Yule in my family

Going along with the Yule blog party, I want to bring you into what Yule is like at my house. Especially coming from two people who were raised flexible-Christian (the only times we regularly went to church were Xmas Eve and Easter).

We celebrate 12 Days of Yule. I read earlier on my journey that the “12 Days of Christmas” song was taken from the Pagans because many winter festivals surrounding the Solstice or Saturnalia lasted 12 days. Hubby and I really liked the idea of celebrating with a special meal and most days some kind of activity each day to bring back the Spirit of the 12 day festivals. Typically, Yule falls on the 21st of December, making Yuletide last from 12/21-1/1.

Yule begins sundown on the night of the Solstice. Hubby and I make a “feast”, typically some form of red meat in the crock pot. We light the fire, read the tale of Balder’s death by the hand of Hod and the mind of Loki, and finish off the night with cheesey secular TV specials.

Depending on when the Solstice falls (this year it’s a Friday night so we lucked out!) we wake up the next morning to find that Ragnarok has not happened and we open gifts to celebrate another year we have been gifted. Another year of Thor, Odin, Tyr, and company defending us from the baddies of the Nine Worlds. (If Solstice falls on a night Sunday-Thursday, we hold gifts until dinner time the following day).

The third day of Yule is a day of rest and enjoying each other and a day off. It is also a day to mentally prepare for what’s to come with family celebrations. The fourth day of Yule (typically Xmas Eve) is a night out at a restaurant, to again enjoy and celebrate each other. It’s also fun, where we live, to see all the kids lined up around the local Santa Claus. And for the older kids to look at him and begin to wonder how he can be before them and flying around the world to deliver gifts at the same time.

The fifth day of Yule is Xmas day, which is spent with family. For now, we go over my mom’s house around lunch time, open gifts, spend some time visiting together (which sounds strange because she lives 10 minutes away!), and then enjoying a big meal.

The sixth day of Yule is time for friends. My best friends (who married each other) come into down for New Years every year (we go up north for some time in the summer, they come down in the winter). We have a few days together rebonding and sharing.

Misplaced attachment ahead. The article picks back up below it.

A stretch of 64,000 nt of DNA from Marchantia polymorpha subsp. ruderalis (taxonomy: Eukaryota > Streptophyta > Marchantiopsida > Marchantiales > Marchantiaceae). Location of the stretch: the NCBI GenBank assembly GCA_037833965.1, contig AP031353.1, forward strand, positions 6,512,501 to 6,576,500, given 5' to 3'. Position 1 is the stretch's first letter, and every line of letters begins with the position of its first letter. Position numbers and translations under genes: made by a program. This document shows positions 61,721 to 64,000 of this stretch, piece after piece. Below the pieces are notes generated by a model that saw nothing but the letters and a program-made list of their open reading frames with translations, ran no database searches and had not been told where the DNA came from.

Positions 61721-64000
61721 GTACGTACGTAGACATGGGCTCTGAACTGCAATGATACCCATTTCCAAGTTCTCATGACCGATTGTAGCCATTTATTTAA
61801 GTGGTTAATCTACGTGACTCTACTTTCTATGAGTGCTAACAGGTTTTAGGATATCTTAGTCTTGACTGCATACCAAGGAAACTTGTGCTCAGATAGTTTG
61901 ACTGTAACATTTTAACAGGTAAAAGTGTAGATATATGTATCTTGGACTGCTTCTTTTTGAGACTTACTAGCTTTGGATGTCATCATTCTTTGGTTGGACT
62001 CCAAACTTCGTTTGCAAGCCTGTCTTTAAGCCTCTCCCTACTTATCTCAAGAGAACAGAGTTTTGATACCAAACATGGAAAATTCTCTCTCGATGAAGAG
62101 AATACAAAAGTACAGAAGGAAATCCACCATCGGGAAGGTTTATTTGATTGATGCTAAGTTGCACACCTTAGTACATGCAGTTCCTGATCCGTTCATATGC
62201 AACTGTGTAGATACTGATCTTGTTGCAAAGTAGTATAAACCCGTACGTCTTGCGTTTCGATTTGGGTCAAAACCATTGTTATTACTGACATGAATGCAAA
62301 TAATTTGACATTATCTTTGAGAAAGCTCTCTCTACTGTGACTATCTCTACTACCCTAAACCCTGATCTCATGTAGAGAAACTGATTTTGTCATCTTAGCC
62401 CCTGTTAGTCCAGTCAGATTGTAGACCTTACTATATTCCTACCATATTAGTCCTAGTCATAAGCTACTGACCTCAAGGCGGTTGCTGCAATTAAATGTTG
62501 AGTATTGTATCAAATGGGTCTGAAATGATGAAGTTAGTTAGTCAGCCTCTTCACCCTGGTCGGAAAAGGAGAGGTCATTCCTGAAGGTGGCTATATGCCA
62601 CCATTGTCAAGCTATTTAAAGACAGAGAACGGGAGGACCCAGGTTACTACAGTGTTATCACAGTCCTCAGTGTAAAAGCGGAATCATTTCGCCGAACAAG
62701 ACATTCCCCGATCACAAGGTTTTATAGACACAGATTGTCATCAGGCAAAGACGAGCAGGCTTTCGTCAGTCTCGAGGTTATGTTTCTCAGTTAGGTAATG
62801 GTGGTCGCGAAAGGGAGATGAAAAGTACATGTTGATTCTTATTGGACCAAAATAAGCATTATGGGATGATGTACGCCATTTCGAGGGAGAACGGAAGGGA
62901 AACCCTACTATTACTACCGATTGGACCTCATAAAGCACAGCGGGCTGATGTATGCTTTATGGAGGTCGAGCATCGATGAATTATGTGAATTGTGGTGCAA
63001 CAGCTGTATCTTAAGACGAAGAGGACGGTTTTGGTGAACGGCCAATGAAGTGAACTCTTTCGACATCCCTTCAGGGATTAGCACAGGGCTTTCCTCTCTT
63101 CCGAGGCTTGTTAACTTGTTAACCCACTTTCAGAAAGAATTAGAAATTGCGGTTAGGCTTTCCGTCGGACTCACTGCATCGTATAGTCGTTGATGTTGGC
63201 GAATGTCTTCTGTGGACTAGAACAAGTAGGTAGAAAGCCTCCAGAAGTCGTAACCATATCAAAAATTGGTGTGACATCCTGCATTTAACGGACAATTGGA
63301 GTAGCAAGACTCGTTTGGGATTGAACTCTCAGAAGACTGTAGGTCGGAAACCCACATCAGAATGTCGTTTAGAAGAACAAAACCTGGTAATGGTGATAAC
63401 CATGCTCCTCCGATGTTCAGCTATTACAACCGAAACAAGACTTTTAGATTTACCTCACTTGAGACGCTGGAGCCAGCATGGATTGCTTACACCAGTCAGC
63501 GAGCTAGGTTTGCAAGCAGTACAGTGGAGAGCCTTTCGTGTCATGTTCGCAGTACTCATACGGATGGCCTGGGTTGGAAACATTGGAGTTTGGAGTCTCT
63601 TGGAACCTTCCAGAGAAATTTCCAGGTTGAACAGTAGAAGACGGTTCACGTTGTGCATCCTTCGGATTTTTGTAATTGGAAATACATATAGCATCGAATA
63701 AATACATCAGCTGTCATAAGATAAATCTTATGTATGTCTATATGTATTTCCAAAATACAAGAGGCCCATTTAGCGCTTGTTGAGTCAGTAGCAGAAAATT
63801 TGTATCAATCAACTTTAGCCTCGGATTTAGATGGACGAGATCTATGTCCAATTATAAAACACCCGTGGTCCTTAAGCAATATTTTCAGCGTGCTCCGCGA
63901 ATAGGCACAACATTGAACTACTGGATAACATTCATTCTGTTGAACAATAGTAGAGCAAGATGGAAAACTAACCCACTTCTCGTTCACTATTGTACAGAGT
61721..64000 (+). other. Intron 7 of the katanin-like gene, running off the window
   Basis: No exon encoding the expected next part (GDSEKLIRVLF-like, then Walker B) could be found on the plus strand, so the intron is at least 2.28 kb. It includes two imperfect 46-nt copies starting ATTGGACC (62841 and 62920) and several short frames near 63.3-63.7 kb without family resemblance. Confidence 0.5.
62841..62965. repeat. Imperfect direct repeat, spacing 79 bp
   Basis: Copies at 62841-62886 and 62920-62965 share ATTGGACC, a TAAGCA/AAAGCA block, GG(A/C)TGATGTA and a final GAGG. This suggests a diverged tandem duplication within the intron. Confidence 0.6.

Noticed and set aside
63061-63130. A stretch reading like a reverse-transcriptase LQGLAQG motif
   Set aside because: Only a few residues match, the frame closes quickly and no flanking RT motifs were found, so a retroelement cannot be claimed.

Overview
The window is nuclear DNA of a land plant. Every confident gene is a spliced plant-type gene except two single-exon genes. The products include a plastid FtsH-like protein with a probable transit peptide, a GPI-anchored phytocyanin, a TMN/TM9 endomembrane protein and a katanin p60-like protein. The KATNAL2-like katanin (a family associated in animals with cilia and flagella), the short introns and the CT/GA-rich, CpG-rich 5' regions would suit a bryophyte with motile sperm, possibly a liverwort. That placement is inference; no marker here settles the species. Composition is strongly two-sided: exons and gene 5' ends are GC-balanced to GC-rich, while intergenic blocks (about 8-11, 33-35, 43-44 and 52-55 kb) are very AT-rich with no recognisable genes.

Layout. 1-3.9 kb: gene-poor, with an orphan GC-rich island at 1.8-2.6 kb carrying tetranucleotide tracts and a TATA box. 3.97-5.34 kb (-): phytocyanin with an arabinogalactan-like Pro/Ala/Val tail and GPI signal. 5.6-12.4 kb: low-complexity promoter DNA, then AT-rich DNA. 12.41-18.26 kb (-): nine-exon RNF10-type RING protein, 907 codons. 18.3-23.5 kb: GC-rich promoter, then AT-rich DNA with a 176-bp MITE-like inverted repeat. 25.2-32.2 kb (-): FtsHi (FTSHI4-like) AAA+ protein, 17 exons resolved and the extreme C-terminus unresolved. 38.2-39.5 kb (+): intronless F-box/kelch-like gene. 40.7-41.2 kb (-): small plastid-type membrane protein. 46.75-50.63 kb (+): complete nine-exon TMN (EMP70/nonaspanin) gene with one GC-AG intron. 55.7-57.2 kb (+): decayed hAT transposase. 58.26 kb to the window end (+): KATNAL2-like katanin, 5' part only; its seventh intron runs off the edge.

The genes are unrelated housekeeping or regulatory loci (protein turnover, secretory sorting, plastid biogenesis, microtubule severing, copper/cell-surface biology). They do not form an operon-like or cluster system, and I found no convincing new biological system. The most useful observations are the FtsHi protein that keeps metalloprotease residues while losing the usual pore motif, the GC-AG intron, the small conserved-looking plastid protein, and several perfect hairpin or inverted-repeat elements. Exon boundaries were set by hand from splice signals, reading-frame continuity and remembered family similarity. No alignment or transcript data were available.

The seventh-tenth days of Yule are spent enjoying the time with Kith and Kin, rather than with the never-ending, ever-growing work loads we all face. Each day, we pick something to do. One day, we will stay home and play board games all day (a tradition since the four of us were in high school together). Another day, we will go to a local museum. Another day we’ll explore downtown Raleigh, and another downtown Durham. If not one of those, then something else that strikes our fancy. Last year, instead of going to downtown Durham, we went to a Hurricanes game.

The eleventh day of Yule is New Year’s Eve, where we again celebrate the additional year with which the Universe has blessed us. It’s a day of preparation followed by a night of celebration. The four of us don’t drink when we are together (Hubby and I enjoy a social gathering with a fermented beverage), but my friends don’t drink (J will depending on who she’s with, R won’t ever). Instead of drinking the night away, we have a “bad-for-you” fest filled with greasy finger food: potato skins, chicken wings, mozzarella sticks, poppers, and the like. When dinner’s ready, J and I make a box of Ghiradelli brownie. After dinner, we cut the brownie 4 ways (yes, 1 box by four people!) and top it with a heaping scoop of vanilla ice cream. At midnight, we of course ring in the new year with the local broadcast countdown and then hang out until we are all ready to pass out.

The twelfth day is full on recovery mode. After the food coma we all endured the night before, coupled with the fact that we all rise before/at dawn with work and stayed awake until at least 2am the night before, the four of us stay hunkered down on the couches and just relax. Maybe we’ll do an outing before dinner, to see a movie or to stroll through a park. But most of the day is just relaxation and recovery.


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